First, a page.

The coalition has also pointed out the Trespass Act authorizes the extreme powers of questioning and arrest without a warrant, while removing the presumption of innocence for the person accused of trespass.
'Asymmetry of power'
Meenakshi Mannoe, criminalization and policing campaigner at Pivot Legal Society, said she was disappointed the police board agreed to continue the program.
But, Mannoe said, she was encouraged to know board members Rachel Roy and Merrilee Robson voted against expansion because of not enough consultation with community.
“The fact that businesses and property owners can actually just use this sticker to have police act as their agent and displace people from private space is really concerning,” Mannoe said. “It highlights the asymmetry of power that exists in the city.”
The program is also counter to unanimous support from city councillors this term on motions related to decriminalizing poverty and investing in community-led response to crises, she said, questioning the police report’s characterization of interactions with vulnerable people.
“Understanding what may seem like a collaborative conversation between a police officer and someone who is ‘trespassing’ is often a matter of survival,” Mannoe said. “People aren't going to stand up to the police when they have all of their worldly belongings with them and could risk everything getting thrown out.”
Lawyer Meghan McDermott, policy director at the BC Civil Liberties Association, made the same point in a separate interview, saying “as soon as you have the police involved — especially with their weapons and their uniforms — a lot of people will be taking it as an investigative detention, and it's extremely intimidating for them.”
McDermott questioned some of the conclusions in the police report and said an independent assessment of the program should have been done, particularly around the VPD’s assertion that the program supports equitable policing because it targets behaviours and not demographics.
“I just find that ridiculous,” she said. “I'm still a bit skeptical, really, that it went as well as they said it did. We have to take their word for it, but they're also the ones trying to sell it to the police board.”
Both McDermott and Mannoe agree money should be diverted from the VPD’s operating budget and be used for community-led initiatives and responses to concerns by business operators and others.
In March, city council approved spending $665,000 over the next 21 months on an experiment aimed at responding to concerns in three Vancouver neighbourhoods related to street disorder, public safety and homelessness.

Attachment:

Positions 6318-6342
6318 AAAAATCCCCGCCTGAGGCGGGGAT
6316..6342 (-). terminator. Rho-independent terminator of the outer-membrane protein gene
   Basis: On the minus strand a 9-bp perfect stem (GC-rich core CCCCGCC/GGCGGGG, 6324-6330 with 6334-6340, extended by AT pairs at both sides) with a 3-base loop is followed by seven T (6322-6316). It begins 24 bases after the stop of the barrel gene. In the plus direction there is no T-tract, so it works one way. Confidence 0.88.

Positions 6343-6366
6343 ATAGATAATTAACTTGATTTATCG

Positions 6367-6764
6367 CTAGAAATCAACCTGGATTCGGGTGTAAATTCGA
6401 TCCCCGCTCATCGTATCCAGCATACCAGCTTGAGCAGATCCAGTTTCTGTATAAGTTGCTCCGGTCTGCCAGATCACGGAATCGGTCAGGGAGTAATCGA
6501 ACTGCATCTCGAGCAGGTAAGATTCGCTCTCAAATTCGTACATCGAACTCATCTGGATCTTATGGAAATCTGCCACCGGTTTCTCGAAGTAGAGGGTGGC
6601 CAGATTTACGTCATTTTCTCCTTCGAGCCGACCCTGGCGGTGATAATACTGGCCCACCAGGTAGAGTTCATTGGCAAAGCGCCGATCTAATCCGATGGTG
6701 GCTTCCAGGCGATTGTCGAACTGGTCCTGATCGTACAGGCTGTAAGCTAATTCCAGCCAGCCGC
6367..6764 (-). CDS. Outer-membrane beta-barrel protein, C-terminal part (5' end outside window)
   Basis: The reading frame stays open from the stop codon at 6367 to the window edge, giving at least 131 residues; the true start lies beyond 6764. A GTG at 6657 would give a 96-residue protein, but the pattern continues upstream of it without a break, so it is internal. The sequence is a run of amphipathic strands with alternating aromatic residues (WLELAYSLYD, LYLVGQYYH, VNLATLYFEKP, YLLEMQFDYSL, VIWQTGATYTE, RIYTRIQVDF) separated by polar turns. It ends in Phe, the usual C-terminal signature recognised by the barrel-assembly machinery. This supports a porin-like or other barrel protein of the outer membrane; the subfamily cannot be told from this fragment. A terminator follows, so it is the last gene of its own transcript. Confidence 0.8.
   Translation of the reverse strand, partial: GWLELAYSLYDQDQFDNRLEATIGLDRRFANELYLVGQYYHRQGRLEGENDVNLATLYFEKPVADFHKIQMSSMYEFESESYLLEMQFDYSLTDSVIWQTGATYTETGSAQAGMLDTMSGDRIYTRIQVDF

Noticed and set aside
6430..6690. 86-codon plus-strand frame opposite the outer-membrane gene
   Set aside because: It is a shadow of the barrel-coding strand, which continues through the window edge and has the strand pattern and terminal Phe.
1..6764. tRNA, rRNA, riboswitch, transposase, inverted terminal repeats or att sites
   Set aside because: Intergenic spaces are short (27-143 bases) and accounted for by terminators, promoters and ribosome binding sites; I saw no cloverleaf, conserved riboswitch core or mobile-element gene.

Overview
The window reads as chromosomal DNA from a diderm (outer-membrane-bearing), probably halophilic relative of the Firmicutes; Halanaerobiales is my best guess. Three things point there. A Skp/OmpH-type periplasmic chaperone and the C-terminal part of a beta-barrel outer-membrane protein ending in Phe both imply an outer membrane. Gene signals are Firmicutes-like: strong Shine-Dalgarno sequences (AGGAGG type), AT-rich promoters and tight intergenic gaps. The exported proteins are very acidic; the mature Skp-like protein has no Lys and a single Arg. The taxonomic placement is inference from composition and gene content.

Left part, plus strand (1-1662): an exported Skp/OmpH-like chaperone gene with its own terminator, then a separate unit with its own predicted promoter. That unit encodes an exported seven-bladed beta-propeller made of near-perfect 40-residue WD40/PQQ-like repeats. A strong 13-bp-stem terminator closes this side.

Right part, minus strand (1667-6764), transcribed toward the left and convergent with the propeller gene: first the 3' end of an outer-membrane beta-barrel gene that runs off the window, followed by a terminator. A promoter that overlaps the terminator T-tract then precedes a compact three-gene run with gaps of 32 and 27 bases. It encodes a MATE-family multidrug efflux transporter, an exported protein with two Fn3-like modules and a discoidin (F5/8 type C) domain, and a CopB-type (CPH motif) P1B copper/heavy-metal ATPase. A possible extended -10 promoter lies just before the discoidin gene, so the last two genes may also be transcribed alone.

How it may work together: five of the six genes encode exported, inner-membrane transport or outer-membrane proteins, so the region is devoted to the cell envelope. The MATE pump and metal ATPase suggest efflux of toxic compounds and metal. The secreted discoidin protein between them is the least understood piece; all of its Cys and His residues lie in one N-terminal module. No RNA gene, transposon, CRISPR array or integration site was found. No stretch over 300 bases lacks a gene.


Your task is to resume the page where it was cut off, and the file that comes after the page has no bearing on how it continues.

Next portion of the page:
The initiative is called “Better Together: Neighbourhood Collective Action Project” and focuses on Mount Pleasant, the Olympic Village and the south end of downtown, which includes the Granville Street corridor and Yaletown.
The project’s goal is to enhance and improve neighbourhood-based responses to matters such as poverty-related street disorder — often fueled by people living with a mental illness, a drug addiction, or both — that typically are dealt with by police.
The city has a homeless outreach team connected to social service providers. But the program will be operated by the Eastside Movement for Business and Economic Renewal Society and the Homelessness Services Association of BC.
“That’s really important, whether it's peer-led community engagement, or peer-led street cleaning, or peer-led support for people who are sheltering in doorways or under awnings, or on a stoop,” Mannoe said.
“It would be nice to see a shifting conversation throughout the city, including in neighbourhoods like Chinatown, the Downtown Eastside and downtown Vancouver that really recognizes the level of desperation that people living in poverty are in.”
Added Mannoe: “They're not doing it to be assholes, they literally have no other options.”
What McDermott, Mannoe, Jazic and police all agree on is that more housing and services for people living with a drug addiction, a mental illness, or both, is needed on a large scale in Vancouver.
Mannoe described the trespass prevention program as a Band-Aid solution.
“That's all it is,” she said. “So there might be some short-term relief for businesses or private property owners who have a sticker that they can put up. But really, it's just displacing the problem.”
In the meantime, police continue to receive calls from the public about unwanted people on their premises. With no other agency staffed with the personnel — or the budget — to immediately respond to such calls, the response has fallen on police.
Sgt. Steve Addison, a VPD media relations officer, said the program is not an enforcement tool.
“As much as some people want to say this is police picking on poor people, or police doing street sweeps, it’s not that,” Addison said.
“We're certainly not suggesting that anybody who's camping out in front of a business or in an alcove is a bad person. They have fallen on hard times and they're dealing with some pretty serious stuff, and they need some help.”
Added Addison: “And just because we're showing up and asking them to tidy up or maybe slide over a bit, there's not an implication that they're a bad person or they're a criminal.”
The police board heard that another 100 private property owners want to participate in the program, which only cost during the pilot program was $1,939 for the no-trespassing stickers.